Spotted! Coyotes

There’s nothing more quintessentially “American West” than the high lonesome sound of a coyote yipping across the sagebrush hills at dusk. Coyotes are plentiful here in the Valley and are seen often, roaming fields and forests. Although coyotes are at home in the remotest areas of the Mountain West, few wild creatures have adapted as handily to human presence and coyotes have been spotted in areas as highly populated as New York’s Central Park.

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The scientific name of coyote (canis latrans) means “barking dog”, and anyone who lives near them knows they are rather chatty, yelping, yipping, and howling often to communicate with other coyotes. A highly intelligent animal and canny predator, the bulk of their diet consists of rodents and rabbits. Watching a coyote hunt mice beneath the snow is always entertaining as they sit and listen carefully to the movement of the rodent to try to pinpoint its location before pouncing like a cat into the snow only to appear a few seconds later with a small meal in their jaws.

Interestingly, coyotes have been known for centuries to form friendships with badgers to help with hunting rodents, and depictions of this unusual relationship have been found on jars in Mexico dated from 1250-1300 AD. Coyotes have even been observed licking their badger ‘friends’ with no protest from the badger (renowned for their bad tempers). I haven’t witnessed this peculiar friendship yet, but since we have both badgers and coyotes here in the Valley, I keep my eyes open.

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February and March are breeding time for coyotes and we often see a coyote couple playing together in the fields. One gives chase before the tables turn at some unknown signal and both will spin around for the chaser to become the chasee. Puppies will be born in dens in April and May, to be raised by their parents and other related adults in a social structure similar to wolves, although not as tightly knit.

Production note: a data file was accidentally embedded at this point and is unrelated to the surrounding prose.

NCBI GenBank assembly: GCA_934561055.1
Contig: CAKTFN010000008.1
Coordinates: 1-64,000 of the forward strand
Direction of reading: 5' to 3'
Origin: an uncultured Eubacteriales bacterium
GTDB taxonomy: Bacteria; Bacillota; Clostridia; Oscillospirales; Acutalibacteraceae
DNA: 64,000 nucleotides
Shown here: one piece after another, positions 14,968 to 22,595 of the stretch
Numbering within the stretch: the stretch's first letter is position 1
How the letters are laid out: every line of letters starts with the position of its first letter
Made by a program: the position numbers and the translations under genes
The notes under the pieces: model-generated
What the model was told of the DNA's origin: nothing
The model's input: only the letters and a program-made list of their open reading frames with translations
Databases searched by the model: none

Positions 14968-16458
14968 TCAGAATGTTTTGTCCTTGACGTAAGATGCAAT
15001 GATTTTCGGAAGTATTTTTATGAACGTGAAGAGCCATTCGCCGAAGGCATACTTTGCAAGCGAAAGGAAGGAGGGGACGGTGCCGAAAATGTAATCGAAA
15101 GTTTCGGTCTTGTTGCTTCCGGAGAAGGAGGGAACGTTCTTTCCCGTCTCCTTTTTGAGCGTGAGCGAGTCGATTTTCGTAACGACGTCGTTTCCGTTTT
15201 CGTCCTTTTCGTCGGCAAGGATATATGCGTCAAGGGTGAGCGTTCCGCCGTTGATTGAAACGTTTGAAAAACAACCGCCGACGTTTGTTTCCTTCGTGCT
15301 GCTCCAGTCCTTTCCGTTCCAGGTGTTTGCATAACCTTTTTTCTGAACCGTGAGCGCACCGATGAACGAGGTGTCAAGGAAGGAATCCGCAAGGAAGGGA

Research has found that coyotes have a unique survival mechanism among most wildlife - the ability to regulate their litter sizes. Probably because less coyotes equal more food, litter sizes increase when there are fewer coyotes, and litter sizes decrease when there are more coyotes.

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We see coyotes here at the ranch often. On the occasion one wanders a bit too close we’ll haze it, keeping it from becoming habituated to human presence. At dawn on a recent morning I heard the distinctive yipping of a pack of coyotes closer than usual. As I scanned the nearby hay fields, I saw maybe 6 or 8 standing in a rough circle, yipping and howling before the greeting ceased abruptly. The pack broke up just as the sun crested the Wet Mountains, going their separate ways across the hay fields and disappearing into the willow thickets like ghosts.

About the author: Patty Reagin is a freelance writer and volunteer for San Isabel Land Protection Trust. Her monthly blog for San Isabel titled "Spotted" features the beauty of the flora and fauna in our region. When Patty's not behind a computer working she can be found outside, taking in the beauty of the Wet Mountain Valley with her dogs and horses.

 

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